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Easy sequence convergence problem

  1. Feb 17, 2008 #1
    1. The problem statement, all variables and given/known data
    Show that the sequence defined by y_1=1 and y_n+1 = 4-(1/y_n) converges and find the limit.


    2. Relevant equations
    thm: a sequence that is monotone and bounded is convergent.


    3. The attempt at a solution
    i used induction to show that the sequence is increasing and bounded above by 4, so i showed that it is convergent.

    i'm having issues showing mathematically that the limit is 4. maybe i'm forgetting something from calc 2?

    the book suggests to "take the limit of each side of the recursive equation to explicitly compute lim y_n," but i don't understand how to do that.

    any help in the right direction would be gratefully appreciated :)
     
  2. jcsd
  3. Feb 17, 2008 #2
    well you first have to show that this sequence is monotonic and bounded, after that show that the lim exists and find it.

    y_1=1, y_2=3, y_3=11/3 now use induction to show that this sequence is monotono increasing.

    After that try to show that the sequence is upper bounded by 4. Again you have to use induction to prove this, maybe there is any other what but this is what crosess my mind right now.

    After that let lim(n-->infinity)(y_n)=L and see what happenes.

    now you want to go like this

    lim(n->inf)(y_n+1)=4-1/lim(n->inf)(y_n) , then replace it by L, you will get a quadratic eq, solve it for L, and see which result to take?

    do u get it?
     
  4. Feb 17, 2008 #3
    yeah, i understand. i did the first part and proved that it is monotone and bounded.

    i'm confused on the part "lim(n->inf)(y_n+1)=4-1/lim(n->inf)(y_n) , then replace it by L, you will get a quadratic eq, solve it for L, and see which result to take?"

    if lim(n->inf)(y_n)=L, then what does lim(n->inf)(y_n+1) equal?

    if i substitute in L, i get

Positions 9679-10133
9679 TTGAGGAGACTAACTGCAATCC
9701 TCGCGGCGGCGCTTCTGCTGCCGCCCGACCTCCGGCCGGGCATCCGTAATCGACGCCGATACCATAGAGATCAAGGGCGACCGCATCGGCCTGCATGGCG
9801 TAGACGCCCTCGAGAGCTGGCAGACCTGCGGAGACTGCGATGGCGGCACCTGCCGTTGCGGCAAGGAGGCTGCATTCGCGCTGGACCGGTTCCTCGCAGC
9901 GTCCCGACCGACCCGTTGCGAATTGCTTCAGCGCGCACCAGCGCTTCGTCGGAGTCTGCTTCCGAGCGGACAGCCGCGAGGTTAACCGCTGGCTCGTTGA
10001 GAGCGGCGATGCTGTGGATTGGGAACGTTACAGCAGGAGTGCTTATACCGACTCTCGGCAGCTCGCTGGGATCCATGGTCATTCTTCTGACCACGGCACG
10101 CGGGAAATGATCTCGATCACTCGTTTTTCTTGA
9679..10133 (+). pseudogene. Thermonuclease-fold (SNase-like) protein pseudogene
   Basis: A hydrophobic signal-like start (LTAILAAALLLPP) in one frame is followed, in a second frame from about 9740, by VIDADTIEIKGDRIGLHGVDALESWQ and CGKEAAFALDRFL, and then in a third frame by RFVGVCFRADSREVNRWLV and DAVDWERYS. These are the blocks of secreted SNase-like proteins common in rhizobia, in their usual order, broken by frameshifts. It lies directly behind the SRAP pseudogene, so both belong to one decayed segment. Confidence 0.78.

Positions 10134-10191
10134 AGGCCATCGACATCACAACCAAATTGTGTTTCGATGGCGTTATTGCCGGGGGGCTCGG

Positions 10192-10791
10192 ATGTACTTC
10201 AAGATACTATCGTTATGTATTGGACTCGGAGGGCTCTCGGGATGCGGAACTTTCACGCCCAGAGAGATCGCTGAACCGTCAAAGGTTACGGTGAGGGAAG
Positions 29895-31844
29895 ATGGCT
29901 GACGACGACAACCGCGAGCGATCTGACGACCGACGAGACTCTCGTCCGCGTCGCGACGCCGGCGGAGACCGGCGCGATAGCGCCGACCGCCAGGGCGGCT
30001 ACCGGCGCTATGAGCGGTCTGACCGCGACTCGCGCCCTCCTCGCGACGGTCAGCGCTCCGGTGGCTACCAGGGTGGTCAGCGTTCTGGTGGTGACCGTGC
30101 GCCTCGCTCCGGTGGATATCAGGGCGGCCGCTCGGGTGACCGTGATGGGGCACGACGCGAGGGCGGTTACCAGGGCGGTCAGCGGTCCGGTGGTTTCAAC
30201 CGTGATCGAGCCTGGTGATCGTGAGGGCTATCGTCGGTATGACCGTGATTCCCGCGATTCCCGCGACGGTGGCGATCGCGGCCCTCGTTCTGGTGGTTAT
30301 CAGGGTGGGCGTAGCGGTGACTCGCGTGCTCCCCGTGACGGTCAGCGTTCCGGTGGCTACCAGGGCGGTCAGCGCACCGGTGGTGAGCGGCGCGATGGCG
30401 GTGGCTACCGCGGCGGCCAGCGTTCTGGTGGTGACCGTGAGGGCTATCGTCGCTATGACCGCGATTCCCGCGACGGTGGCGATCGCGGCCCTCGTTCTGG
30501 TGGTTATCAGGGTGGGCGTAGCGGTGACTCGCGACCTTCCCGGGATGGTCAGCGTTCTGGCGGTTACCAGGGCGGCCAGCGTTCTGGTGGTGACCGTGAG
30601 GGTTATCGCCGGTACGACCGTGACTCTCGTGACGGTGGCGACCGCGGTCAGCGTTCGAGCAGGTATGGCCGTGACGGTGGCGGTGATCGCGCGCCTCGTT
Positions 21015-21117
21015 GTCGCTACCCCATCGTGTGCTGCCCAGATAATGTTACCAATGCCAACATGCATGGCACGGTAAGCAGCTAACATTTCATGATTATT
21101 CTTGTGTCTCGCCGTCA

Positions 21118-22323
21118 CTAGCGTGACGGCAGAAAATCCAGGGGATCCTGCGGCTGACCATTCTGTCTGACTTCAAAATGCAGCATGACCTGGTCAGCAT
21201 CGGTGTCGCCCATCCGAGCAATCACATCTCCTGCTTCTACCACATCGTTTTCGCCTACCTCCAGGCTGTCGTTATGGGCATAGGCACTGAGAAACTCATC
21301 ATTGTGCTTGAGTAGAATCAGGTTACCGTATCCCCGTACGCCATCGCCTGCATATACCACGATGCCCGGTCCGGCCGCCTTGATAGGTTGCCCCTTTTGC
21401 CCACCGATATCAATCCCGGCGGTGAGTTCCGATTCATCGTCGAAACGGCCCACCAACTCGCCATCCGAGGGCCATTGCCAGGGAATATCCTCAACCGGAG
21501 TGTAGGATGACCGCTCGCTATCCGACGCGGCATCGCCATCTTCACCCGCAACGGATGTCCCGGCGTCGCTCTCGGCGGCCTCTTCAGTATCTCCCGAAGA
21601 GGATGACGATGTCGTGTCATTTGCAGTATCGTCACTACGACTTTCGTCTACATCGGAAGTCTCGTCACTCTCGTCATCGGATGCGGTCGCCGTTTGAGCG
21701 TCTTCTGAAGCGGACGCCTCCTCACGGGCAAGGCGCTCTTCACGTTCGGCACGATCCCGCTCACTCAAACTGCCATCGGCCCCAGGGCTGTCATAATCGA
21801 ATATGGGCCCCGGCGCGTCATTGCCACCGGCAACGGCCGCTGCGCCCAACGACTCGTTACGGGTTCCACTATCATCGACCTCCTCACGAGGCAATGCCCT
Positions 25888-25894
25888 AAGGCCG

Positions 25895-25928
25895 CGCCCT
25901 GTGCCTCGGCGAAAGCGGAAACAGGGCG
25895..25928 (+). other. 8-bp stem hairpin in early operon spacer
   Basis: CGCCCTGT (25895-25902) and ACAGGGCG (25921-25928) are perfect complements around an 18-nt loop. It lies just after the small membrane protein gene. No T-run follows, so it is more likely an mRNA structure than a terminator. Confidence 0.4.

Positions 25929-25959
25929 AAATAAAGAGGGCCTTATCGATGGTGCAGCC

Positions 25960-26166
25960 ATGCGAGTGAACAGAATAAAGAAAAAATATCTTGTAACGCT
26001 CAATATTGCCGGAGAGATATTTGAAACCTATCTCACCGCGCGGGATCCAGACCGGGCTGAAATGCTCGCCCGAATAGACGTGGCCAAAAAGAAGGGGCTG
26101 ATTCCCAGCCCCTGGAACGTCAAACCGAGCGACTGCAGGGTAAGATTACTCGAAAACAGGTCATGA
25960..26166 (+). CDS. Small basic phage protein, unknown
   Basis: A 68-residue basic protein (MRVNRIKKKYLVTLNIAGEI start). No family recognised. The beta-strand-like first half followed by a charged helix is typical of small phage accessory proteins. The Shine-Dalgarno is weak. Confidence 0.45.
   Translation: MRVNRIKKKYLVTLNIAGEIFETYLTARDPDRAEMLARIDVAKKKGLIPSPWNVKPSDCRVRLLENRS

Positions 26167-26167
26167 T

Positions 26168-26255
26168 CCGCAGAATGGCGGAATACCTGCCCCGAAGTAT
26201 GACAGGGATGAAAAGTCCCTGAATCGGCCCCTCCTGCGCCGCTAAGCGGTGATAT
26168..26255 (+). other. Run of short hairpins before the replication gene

lim(n->inf)(y_n+1)=4-1/L. how does that help me?
     
  5. Feb 17, 2008 #4
    lim(y_n)(n->inf)=L. this means that:
    for every epsylon e>0, there exists some N(e)>0 such that for any n>N Iy_n-LI<e
    now n+1 is obviously greater than n, right?
    what do u think lim(n->inf)(y_n+1) equals now?
     
  6. Feb 17, 2008 #5
    ah, since it's an infinite series, then |y_n+1-L|<e also. so i get

    L=4-(1/L) and i solve for L.

    thanks :)

    edit: no, i'm clearly wrong because that implies

    L+1/L=4
    (L^2+1)/(L+1)=4 isn't satisfied if L=4...
     
    Last edited: Feb 17, 2008
  7. Feb 17, 2008 #6
    yep, and you will end up with two values for L, but since the sequence is monotono increasing you have to chose only one of them, whichever is closest to 4.
     
  8. Feb 17, 2008 #7
    L+1/L=4
    (L^2+1)/(L+1)=4

    is only satisfied if L=0 or L=1, so you're saying the limit is 1? i thought it was 4.

    edit: no i'm stupid. sorry. i'm bad at algebra. i got it now, thanks :)
     
    Last edited: Feb 17, 2008
  9. Feb 17, 2008 #8
    one last question: i get that the equation is satisfied when L=3.7320508... (via calculator)

    how can i algebraically solve L=4-(1/L) for L to get an exact answer? i don't think we are allowed to use calculators on homework.
     
  10. Feb 17, 2008 #9
    well you multiply through by L, and you will get

    L^2-4L+1=0, then by applying viettis formulas we get

    L_1,2=[-b^2+-sqrt(b^2-4ac)]/2a, where a=1, b=-4, c=1
    and your final answer will be 2+sqrt(3)
     
  11. Feb 17, 2008 #10
    This is just some hight school algebra problem, i mean this last part!
     
  12. Feb 17, 2008 #11
    who said that the limit will be 4 at first place????????
     
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